On the 9th February, a team of volcanologists from the University of Kobe confirmed a worrying discovery. A pocket of magma has formed under the Kikai caldera, the area which is responsible for one of the biggest eruptions of the Holocene era. This is a development which could be a warning sign for a dramatic event: a huge eruption that could cause repercussions that would affect not far off 110 million people.
An ancient evil awakens
The Kikai caldera is a concealed evil found in Japanese waters. It is the last remaining evidence of an event that devastated a great part of the archipelago around 6,500 to 7,300 years ago: the eruption of Akahoya, one of the biggest eruptions that occurred during the Holocene period (about 8,000 years previous to our era today). Nearly 150 cubic kilometers of ejecta were projected from the smoking crater during this cataclysmic event that reshaped some of the Kyushu island vegetation.
That is why this recent discovery of a 32 cubic kilometer supply of magma under the giant caldera is not a comforting one. According to scientists, the magma’s chemical signature indicates that is it not leftover from the Akahoya eruption, but rather a new build up under the surface of the gaping crater.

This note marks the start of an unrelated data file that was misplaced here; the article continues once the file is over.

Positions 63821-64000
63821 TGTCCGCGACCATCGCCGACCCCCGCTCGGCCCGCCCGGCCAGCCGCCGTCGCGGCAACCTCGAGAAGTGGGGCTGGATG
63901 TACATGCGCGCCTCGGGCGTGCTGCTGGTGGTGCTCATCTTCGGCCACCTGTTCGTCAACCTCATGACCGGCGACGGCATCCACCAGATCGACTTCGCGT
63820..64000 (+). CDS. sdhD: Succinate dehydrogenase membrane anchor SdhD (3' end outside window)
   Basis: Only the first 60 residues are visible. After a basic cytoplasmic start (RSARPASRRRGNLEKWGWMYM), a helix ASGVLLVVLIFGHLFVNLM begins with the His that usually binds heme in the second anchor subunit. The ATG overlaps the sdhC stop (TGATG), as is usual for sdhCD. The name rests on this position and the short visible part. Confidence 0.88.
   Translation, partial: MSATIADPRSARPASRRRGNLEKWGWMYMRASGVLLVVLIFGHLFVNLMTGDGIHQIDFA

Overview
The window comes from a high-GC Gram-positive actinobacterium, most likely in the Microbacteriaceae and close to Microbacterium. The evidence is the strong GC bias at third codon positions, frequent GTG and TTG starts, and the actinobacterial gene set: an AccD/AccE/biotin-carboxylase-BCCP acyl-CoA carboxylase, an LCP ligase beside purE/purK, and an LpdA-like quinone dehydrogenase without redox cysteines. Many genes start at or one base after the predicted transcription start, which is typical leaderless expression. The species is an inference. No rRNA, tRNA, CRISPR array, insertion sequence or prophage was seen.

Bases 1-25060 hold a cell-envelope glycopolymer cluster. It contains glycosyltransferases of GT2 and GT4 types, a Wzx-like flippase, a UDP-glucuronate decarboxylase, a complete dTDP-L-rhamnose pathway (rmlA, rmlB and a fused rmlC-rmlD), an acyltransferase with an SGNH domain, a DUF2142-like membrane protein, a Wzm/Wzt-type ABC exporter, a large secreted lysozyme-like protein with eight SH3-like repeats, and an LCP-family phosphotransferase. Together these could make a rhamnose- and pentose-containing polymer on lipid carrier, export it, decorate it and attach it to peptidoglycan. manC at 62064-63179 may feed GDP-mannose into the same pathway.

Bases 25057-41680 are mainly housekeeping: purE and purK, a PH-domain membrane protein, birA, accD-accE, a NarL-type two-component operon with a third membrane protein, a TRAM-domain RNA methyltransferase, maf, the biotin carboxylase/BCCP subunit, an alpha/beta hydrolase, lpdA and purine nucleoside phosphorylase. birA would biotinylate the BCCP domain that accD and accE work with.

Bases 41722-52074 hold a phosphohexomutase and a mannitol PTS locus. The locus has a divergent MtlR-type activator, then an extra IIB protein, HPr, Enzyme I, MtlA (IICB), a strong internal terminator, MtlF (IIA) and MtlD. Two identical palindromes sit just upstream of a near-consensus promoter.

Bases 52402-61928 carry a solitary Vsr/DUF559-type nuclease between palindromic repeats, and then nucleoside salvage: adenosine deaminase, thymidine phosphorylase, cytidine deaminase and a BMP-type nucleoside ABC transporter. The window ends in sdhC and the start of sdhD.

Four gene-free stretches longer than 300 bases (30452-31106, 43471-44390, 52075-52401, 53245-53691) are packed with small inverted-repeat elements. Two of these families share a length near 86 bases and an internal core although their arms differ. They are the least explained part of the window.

“The post-caldera activity, at least which concerns the [Kikai] caldera, should be seen as a preparation stage before the next big eruption” claims the volcanologist Yoshiyuki Tatsumi, main author of the study. “This is not a peaceful period after the Akahoya eruption.”
Japan is holding its breath
There is 1% chance that a giant eruption the size of the one that caused the caldera eruption will occur at some point in the next 100 years. This is an undeniable risk that forces researchers to be on alert. “An eruption like this means a single blast of more than 40 cubic kilometers of magma, which would cause terrible damages. The mechanism behind this event and how to prevent it are still pressing issues,” they claim.
During their next trip in March, the team wanted to use seismic surveying and underwater robots to obtain a lot of information about its current state and how the caldera is forming. This research should allow them to fully understand the mechanisms that would cause the super eruption to be triggered.
“Super eruptions leading to massive collapses at the base of the caldera are rare events yet extremely dangerous and also have serious consequences such as the threat of a ‘volcanic winter’. Many super volcanoes can have repetitive super eruptions over the millions of years that they exist,” explains the researchers in their article.
This discovery offers the scientists a priceless opportunity to better understand the dynamics of these super eruptions, but the price of this window into one of the most devastating events in history is very high. Until new details are obtained on the risks involved, the population of Japan should hold its breath, in the hope that the caldera will stay quiet for the centuries to come.